To avoid a restless night, it’s best to drink alcohol in moderation and avoid doing so too close to bedtime.
In the UK, we drink approximately 98 million cups of coffee per day; we can’t get enough of the stuff. Coffee is packed with caffeine which blocks certain chemical receptors in our brain, keeping us alert and feeling energised. Grabbing a coffee in the morning might seem like a great start to the day but drinking caffeinated drinks such as coffee, later on, might be doing us more harm than good. One study has found that consumption of caffeine six hours before bed has disruptive effects on sleep, reducing sleep time by a whole hour (7). Avoid drinking coffee less than seven hours before you head to bed if you want a peaceful and uninterrupted sleep.
MEET: Leapfrog SNOOZE
We often talk of the importance of getting a good night’s sleep at Leapfrog Remedies, which is why we launched Leapfrog SNOOZE – an anti-anxiety, anti-stress and sleep-promoting chewable tablet with powerful natural actives Lactium® and Lactoferrin. Chewing two tablets one hour before bed can put the brakes on anxiety, zap stress and lead you into a restful sleep. Skip over to our Science page to learn more about Lactium®, and deep dive into the detail of the clinical trials.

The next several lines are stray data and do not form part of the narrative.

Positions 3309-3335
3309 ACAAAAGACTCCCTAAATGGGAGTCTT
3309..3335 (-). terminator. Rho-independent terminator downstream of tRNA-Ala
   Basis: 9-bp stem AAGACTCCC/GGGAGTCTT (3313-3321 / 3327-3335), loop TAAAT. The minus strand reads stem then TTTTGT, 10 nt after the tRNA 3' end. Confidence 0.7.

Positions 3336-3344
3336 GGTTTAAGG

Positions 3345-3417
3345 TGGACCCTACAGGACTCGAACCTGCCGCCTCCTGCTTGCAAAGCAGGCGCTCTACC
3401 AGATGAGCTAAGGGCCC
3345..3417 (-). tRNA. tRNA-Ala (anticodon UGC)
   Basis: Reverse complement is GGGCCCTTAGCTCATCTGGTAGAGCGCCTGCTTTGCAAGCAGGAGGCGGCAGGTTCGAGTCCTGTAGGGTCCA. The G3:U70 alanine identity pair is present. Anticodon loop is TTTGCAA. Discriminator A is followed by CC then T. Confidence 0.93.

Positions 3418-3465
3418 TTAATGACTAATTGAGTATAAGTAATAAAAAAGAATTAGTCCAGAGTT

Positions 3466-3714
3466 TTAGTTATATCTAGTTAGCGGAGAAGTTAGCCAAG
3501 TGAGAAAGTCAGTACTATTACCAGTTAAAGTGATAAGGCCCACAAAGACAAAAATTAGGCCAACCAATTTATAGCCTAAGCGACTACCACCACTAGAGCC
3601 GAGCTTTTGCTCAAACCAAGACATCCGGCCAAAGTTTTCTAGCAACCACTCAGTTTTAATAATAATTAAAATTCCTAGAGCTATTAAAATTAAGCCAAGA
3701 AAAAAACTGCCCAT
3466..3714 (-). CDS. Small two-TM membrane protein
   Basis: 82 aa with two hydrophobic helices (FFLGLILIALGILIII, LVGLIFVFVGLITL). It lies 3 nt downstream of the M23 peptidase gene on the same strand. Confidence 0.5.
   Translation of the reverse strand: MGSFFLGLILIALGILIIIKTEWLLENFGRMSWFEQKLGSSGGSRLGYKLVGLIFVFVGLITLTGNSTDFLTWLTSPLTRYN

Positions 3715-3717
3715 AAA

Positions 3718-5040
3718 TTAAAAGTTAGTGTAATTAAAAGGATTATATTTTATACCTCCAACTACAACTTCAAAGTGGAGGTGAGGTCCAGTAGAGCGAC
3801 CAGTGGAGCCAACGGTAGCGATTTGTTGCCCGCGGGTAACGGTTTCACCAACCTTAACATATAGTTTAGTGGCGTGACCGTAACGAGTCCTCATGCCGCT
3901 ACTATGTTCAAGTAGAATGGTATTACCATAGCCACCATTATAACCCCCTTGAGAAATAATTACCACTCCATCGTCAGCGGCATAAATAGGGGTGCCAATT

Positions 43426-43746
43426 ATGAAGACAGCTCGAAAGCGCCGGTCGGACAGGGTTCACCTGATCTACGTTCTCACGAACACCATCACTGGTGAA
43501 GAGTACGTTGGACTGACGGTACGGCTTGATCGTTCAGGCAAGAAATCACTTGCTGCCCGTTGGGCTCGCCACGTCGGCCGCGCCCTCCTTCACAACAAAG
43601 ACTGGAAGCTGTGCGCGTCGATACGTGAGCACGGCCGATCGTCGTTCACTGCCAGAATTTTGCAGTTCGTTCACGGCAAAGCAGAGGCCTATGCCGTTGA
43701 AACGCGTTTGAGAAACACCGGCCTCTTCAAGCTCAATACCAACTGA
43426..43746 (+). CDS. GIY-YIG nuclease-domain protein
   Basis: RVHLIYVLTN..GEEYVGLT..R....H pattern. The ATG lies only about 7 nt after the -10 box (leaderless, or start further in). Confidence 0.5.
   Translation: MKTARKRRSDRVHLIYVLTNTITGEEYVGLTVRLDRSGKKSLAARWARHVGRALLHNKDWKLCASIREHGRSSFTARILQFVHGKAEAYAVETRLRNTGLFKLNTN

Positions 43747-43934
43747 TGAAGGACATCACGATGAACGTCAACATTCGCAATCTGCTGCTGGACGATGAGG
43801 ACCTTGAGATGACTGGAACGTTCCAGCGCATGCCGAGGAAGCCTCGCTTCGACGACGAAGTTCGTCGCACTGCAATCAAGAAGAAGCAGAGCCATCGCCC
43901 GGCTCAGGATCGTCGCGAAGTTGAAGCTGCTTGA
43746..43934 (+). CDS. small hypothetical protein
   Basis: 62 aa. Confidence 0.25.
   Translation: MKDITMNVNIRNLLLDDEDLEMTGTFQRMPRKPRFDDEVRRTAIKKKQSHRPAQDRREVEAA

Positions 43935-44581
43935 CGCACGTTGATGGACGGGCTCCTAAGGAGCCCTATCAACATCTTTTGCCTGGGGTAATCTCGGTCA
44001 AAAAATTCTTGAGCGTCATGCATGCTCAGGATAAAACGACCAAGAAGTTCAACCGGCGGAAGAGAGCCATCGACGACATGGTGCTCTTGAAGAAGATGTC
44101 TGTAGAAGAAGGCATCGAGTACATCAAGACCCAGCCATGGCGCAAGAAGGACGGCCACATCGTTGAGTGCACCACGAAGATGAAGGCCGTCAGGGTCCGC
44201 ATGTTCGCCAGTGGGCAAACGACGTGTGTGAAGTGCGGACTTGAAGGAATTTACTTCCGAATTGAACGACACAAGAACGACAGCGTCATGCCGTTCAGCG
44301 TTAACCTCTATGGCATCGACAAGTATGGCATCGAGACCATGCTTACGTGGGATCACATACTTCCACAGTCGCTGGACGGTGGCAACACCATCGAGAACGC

Note: If you have tried these tips and continue to have problems with falling asleep, it might be a good idea to speak to your GP who may be able to help you if you are suffering from a sleep disorder.
1. Lavie, P. (1986). Ultrashort sleep-waking schedule. III. “Gates” and “Forbidden zones” for sleep. Electroencephalography and Clinical Neurophysiology, 63(5), 414–425. https://doi.org/10.1016/0013-4694(86)90123-9
2. Roenneberg T, Wirz-Justice A, Merrow M. Life between clocks: daily temporal patterns of human Chronotypes. J Biol Rhythms. 2003;18:80–90. doi: 10.1177/0748730402239679.
3. Blume, C., Garbazza, C., & Spitschan, M. (2019). Effects of light on human circadian rhythms, sleep and mood. Somnologie : Schlafforschung und Schlafmedizin = Somnology : sleep research and sleep medicine, 23(3), 147–156. https://doi.org/10.1007/s11818-019-00215-x
4. Troynikov, 0., Watson, C. G., & Nawaz, N. (2018). Sleep environments and sleep physiology: A review. Journal of Thermal Biology, 78, 192–203. https://doi.org/10.1016/j.jtherbio.2018.09.012
5. Kravitz, H. M. & Joffe, H. (2011). Sleep During the Perimenopause: A SWAN Story. Obstetrics and Gynecology Clinics of North America, 38(3), 567–586. https://doi.org/10.1016/j.ogc.2011.06.00
6. Roehrs, T. & Roth, T. (2001). Sleep, sleepiness, and alcohol use. Alcohol Research & Health, 25(2), 101–109.
7. Drake, C. Roehrs, T., Shambroom, J., & Roth, T. (2013). Caffeine effects on sleep taken 0, 3, or 6 hours before going to bed. Journal of Clinical Sleep Medicine, 9(11), 1195–1200. https://doi.org/10.5664/jcsm.3170